Throughout the past 11 years, Bitcoin price has moved in cycles. One of the most prominent narratives, among many others, is the block reward halving, where roughly every four years, the Bitcoin blockchain cuts in half the amount of BTC mined. The halving slows down the pace at which new BTC is created, causing its overall circulating supply to decrease over time. The year following every halving, BTC has rallied strongly, as seen in December 2017 when BTC hit $20,000, subsequent to the July 2016 halving.

If a similar pattern follows, the price of Bitcoin will likely hit $20,000 in March 2021, an analyst known as Ceteris Paribus said. “For $BTC to match last cycle’s time to regain all time high, it would need to hit $20k on March 11, 2021. Would be kind of poetic for it to happen a year after (arguably) the most infamous day in bitcoin’s history.”

As such, analysts anticipate the road to $20,000 in the medium term to be met with obstacles and minor corrections. But three reasons could prevent Bitcoin from seeing a big pullback in the near term.

Lower exchange inflows, staircase rally, and spot-led uptrend

During a bull cycle, the biggest threat to an uptrend is a potential sell-off from long-time hodlers and whales. Before the sell-off happens, some on-chain indicators could show an intent to sell. The most widely used indicator to gauge seller activity is exchange inflows.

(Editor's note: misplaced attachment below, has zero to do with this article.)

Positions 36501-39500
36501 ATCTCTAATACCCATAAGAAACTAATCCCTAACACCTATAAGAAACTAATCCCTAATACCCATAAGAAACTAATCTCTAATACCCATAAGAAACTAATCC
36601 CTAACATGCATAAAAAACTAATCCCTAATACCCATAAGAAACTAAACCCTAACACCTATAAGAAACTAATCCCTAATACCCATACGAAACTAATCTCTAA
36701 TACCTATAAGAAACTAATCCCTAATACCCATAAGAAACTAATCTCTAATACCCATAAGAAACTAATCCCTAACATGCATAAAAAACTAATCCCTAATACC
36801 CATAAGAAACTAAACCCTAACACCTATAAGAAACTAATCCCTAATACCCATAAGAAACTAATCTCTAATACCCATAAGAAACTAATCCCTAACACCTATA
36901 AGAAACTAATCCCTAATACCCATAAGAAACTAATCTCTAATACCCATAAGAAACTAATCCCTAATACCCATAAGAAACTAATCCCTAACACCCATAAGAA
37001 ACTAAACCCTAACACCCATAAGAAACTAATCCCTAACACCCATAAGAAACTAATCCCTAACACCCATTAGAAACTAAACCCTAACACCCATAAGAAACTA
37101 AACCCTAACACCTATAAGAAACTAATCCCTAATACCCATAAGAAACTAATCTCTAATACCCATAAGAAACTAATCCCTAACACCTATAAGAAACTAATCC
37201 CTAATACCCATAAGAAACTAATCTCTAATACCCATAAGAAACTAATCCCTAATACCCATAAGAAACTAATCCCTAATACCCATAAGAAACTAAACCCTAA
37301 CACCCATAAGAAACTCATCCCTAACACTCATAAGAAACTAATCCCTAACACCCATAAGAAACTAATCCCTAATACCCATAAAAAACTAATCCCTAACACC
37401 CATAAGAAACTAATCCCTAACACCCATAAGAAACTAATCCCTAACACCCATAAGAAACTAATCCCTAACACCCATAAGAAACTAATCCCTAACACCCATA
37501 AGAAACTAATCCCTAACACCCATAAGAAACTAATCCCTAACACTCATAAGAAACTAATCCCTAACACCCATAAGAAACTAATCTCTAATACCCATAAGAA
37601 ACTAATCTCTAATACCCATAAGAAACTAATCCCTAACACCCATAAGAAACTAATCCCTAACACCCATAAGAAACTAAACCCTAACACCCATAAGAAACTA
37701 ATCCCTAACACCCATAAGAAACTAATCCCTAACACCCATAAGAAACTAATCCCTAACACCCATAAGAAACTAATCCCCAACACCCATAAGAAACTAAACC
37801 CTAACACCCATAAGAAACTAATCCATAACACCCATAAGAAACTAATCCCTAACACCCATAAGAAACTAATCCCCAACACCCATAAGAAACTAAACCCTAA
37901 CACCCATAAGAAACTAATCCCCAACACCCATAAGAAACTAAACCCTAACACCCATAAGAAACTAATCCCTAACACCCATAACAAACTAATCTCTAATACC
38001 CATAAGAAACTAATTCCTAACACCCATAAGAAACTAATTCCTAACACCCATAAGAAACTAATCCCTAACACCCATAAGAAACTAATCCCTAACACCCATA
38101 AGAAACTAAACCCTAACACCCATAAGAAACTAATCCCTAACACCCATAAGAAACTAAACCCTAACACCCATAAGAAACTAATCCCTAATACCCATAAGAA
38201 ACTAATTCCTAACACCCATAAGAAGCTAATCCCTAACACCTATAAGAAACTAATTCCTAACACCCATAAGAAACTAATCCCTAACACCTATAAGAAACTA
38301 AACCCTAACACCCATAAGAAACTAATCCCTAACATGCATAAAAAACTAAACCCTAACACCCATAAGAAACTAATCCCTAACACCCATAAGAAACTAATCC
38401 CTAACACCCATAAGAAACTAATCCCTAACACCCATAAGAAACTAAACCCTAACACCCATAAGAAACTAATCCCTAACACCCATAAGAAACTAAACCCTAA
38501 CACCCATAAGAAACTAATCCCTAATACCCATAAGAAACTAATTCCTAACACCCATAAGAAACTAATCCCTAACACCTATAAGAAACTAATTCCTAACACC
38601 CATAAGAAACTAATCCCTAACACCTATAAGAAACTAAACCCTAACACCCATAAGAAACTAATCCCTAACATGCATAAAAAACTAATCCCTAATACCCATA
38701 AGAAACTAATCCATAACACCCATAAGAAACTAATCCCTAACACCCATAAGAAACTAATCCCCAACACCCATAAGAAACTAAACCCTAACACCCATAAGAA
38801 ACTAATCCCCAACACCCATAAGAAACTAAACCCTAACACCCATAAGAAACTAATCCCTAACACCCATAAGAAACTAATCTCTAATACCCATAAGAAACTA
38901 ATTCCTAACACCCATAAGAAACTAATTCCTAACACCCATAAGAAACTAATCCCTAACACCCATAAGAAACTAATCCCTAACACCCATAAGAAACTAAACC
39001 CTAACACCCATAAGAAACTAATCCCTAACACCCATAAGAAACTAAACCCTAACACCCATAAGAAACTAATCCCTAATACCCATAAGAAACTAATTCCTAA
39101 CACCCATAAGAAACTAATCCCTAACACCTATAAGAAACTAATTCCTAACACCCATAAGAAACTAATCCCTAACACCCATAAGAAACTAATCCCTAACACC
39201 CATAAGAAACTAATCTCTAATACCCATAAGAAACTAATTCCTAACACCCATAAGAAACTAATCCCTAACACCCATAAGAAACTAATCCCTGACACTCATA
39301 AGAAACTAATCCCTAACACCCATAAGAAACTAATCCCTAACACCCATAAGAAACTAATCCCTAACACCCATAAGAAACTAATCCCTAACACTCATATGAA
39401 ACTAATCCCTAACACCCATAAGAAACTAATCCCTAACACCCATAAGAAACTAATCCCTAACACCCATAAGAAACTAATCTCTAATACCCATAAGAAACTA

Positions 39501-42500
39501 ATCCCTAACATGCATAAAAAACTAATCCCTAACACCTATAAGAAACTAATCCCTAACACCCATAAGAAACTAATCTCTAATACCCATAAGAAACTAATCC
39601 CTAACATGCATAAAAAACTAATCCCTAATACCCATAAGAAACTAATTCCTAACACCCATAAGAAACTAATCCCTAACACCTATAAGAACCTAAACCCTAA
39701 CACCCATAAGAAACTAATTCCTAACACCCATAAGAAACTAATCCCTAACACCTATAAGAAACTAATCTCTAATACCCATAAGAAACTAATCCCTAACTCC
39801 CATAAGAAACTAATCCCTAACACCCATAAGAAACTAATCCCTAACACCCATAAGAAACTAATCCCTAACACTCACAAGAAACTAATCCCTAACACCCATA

When whales prepare to sell Bitcoin, they typically transfer their BTC holdings to exchanges. On some occasions, if a high-net-worth individual is dealing with extremely large BTC holdings, then they might engage in peer-to-peer trades on over-the-counter markets. But in most cases, whales use exchanges like Coinbase, Gemini and Binance. As such, when inflows to major exchanges increase, it often suggests the selling pressure on BTC might intensify.

In the past month, as Bitcoin has rallied, exchange inflows have not increased substantially. Ki Young Ju, CEO of analytics firm CryptoQuant, reaffirmed on Oct. 27 that Bitcoin exchange inflows are declining. On Oct. 22, whale inflows temporarily spiked, causing concerns of heightened selling pressure. Ju noted, “Still safe from short-term $BTC dumping as well.”

With no large selling pressure coming from whales on exchanges, derivatives traders have explained that the ongoing rally is spot-led, not futures-driven. This differentiation is critical because when a rally is primarily fueled by the futures market, it could raise the probability of a rapid pullback. The reason behind this tendency is the possibility of cascading liquidations.

On a Bitcoin futures exchange, cryptocurrency traders place short or long positions with leverage. But that also indicates that if BTC drops 10%, the position would get liquidated and the trader would lose the base capital of $10,000. When the futures market drives the rally and a small drop rattles traders, it could cause a cascade of long futures contracts, causing the market to drop.

The recent rally, however, has seen significant demand from spot and institutional markets. “Light,” a pseudonymous Bitcoin derivatives trader, said, “Market structure is distributed with no exchange monopolizing price discovery. spot is leading derivatives. make of that what you will.” The continuous increase in the trading volume of LMAX Digital, Coinbase, Bakkt and Binance demonstrates the dominance of the spot market in the recent uptrend.